Field of 10 candidates vie for seven seats at town hall
There will be a few new faces sitting at the table when Bay Bulls town council holds its first monthly meeting following Tuesday’s municipal election.
The community of Bay Bulls will have several new faces represent them on council following Tuesday’s municipal election. — Telegram file photo
Two current councillors are not seeking re-election, leaving a field of 10 that includes five incumbent candidates left to seek seven seats on council (see sidebar).
Coun. Aiden Maddox, who has served on council for 23 years, is not running this year, nor is Deputy Mayor Don Drew.
“I’d like to wish all the past councillors I served with the best of luck, and the same with the new councillors coming in,” Maddox said. “I’m delighted to see people throwing their hat in the ring.”
A historic fishing community located along the Southern Shore, Bay Bulls has developed into a hub of industrial activity, in large part due to its harbour. It’s also a popular destination for tourists interested in bird watching and spotting whales.
Located a short drive from
St. John’s, Bay Bulls has experienced its fair share of new housing starts. Maddox said managing that development will prove to be an important issue for the new council.
With extreme weather becoming more prevalent, Maddox said paying attention to drainage is essential to mitigate the potential for flooding. He said there remains a need to upgrade aging infrastructure with those issues in mind.
“I guess the thing is, for smaller councils like Bay Bulls, we don’t have the staffing that say the cities have,” he said.
“Generally, the councillors are hands-on when they’re doing these development plans with the contractors, so they really need to be sure that things are air tight as to what the contractor is going to do.”
Irene Ploughman, a crab plant worker who has lived in the community for more than 30 years and served on council in the 1980s, said the community has its issues, including the need to upgrade roads. With that said, she is generally pleased with how its affairs have been managed by recent councils.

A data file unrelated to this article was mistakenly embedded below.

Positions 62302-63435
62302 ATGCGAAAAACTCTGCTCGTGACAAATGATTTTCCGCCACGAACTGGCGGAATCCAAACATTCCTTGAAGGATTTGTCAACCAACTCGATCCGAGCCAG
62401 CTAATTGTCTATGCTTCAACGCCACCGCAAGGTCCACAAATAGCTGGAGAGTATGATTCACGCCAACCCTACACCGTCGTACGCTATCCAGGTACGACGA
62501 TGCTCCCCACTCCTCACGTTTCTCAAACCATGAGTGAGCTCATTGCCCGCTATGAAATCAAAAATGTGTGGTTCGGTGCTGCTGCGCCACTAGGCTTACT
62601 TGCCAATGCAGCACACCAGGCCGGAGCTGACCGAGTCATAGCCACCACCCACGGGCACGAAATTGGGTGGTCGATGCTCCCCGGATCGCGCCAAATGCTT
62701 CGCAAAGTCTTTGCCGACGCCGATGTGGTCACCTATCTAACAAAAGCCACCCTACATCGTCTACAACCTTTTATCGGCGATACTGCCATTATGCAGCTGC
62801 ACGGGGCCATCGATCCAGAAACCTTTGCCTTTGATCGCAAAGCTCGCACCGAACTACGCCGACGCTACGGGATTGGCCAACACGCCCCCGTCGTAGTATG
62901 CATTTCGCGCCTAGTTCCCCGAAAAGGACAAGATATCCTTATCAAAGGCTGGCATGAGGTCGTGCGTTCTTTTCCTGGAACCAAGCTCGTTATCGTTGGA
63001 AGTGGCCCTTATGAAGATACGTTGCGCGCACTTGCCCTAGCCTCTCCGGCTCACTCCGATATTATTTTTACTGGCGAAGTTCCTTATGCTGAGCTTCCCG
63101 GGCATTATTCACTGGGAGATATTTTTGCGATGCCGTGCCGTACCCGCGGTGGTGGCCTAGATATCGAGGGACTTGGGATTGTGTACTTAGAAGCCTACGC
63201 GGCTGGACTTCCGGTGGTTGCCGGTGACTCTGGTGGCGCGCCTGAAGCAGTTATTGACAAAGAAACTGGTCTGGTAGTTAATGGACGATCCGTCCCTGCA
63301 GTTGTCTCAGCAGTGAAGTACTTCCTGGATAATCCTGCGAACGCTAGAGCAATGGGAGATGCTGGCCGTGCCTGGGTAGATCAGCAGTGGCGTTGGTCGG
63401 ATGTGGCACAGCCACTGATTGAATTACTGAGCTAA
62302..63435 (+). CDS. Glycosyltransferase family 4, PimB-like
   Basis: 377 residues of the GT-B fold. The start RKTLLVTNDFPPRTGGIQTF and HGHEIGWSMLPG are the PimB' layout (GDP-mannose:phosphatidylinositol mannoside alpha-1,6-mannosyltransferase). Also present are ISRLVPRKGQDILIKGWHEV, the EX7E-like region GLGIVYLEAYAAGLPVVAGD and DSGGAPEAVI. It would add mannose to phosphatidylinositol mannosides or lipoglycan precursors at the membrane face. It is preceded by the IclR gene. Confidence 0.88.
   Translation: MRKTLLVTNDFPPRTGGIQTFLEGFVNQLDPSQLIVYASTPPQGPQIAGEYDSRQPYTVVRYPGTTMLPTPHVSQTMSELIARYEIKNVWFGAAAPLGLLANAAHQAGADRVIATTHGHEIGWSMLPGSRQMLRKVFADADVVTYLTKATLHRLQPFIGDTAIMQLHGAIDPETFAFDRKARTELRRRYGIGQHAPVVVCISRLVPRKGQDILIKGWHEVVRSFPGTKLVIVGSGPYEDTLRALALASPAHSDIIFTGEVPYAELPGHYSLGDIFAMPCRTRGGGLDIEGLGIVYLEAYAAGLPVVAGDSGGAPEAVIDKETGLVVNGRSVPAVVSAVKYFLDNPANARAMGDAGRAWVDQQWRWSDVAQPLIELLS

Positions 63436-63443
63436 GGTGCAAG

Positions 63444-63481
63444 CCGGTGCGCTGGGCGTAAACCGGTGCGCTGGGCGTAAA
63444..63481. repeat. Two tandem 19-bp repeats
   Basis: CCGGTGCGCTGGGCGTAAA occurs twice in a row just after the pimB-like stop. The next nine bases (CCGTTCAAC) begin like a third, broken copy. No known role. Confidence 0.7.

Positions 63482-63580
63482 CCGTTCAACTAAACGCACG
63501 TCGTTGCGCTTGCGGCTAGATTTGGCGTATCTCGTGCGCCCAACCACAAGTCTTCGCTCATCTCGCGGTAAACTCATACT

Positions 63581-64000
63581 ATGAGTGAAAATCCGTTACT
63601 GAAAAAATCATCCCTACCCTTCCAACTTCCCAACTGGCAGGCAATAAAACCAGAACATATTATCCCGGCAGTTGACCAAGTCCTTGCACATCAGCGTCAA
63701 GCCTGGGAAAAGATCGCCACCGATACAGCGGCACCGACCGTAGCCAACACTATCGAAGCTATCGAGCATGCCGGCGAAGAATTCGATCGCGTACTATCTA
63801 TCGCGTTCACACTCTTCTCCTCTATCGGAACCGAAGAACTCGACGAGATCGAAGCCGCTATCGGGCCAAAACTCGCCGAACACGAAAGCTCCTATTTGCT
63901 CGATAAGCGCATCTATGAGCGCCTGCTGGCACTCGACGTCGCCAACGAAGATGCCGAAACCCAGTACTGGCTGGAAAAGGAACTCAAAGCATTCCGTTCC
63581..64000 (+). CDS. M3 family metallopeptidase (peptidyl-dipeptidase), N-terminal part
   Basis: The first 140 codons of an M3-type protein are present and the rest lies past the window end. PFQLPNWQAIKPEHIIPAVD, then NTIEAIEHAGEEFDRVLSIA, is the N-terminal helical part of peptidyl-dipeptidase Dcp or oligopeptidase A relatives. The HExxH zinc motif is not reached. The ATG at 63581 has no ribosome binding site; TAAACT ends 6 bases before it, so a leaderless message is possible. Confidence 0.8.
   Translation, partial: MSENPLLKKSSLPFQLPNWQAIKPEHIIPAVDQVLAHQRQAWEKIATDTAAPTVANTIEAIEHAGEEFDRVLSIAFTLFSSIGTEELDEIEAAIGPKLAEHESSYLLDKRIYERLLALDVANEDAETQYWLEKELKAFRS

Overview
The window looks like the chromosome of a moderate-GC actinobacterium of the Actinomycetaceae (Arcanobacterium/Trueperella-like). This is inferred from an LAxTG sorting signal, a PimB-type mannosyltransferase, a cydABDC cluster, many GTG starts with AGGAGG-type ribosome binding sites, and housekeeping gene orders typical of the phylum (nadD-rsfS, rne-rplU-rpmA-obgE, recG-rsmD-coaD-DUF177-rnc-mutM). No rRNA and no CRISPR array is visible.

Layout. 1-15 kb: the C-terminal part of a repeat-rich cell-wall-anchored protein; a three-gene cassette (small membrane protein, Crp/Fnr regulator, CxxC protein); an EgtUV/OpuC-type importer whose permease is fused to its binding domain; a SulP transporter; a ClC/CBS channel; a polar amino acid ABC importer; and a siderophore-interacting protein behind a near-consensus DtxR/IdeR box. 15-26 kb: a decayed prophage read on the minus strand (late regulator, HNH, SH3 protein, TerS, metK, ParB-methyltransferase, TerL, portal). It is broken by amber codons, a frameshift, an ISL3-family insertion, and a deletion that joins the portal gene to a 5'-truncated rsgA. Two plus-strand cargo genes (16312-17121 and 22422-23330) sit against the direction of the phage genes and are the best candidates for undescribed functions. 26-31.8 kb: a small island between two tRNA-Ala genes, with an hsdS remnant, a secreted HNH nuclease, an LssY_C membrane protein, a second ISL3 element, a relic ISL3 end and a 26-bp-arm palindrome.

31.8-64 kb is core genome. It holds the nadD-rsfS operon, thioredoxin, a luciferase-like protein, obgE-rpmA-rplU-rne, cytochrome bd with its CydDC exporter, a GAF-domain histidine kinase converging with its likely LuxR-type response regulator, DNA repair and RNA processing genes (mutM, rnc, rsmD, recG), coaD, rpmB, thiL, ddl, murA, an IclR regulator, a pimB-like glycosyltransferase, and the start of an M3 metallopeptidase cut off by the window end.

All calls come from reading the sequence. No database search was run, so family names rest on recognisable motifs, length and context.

“We’re a pretty busy, growing place here now,” she said. “It’s a big difference from when I moved here 30-something years ago.”
Ploughman sees Bay Bulls as a fairly self-sufficient community, with most people having their own wells for water and sewer. She cited the establishment of the Bay Bulls Regional Lifestyle Centre as a great addition to the community.
Like Maddox, Ploughman was pleased to see so many candidates in place for the election, though she would have liked more women to run — the lone female is incumbent candidate Christa Luby.
With new councillors in mind, Maddox said it is important to consider the long-term benefits of spending taxpayers’ money on specific town projects. He also encourages taking advantage of municipal training sessions and participation in the Northeast Avalon Joint Council and the Southern Shore Joint Council.
“It’s important for members to be active in those. Those meetings are great training (opportunities).”
Maddox was pleased to see that many of the current council members are seeking re-election.
“The last thing that any council needs is all new members, because while I was there 23 years, I found the first two years it really (took) a while to learn the ropes. It’s great to have good ideas, but you’ve got to learn what you can legally do.”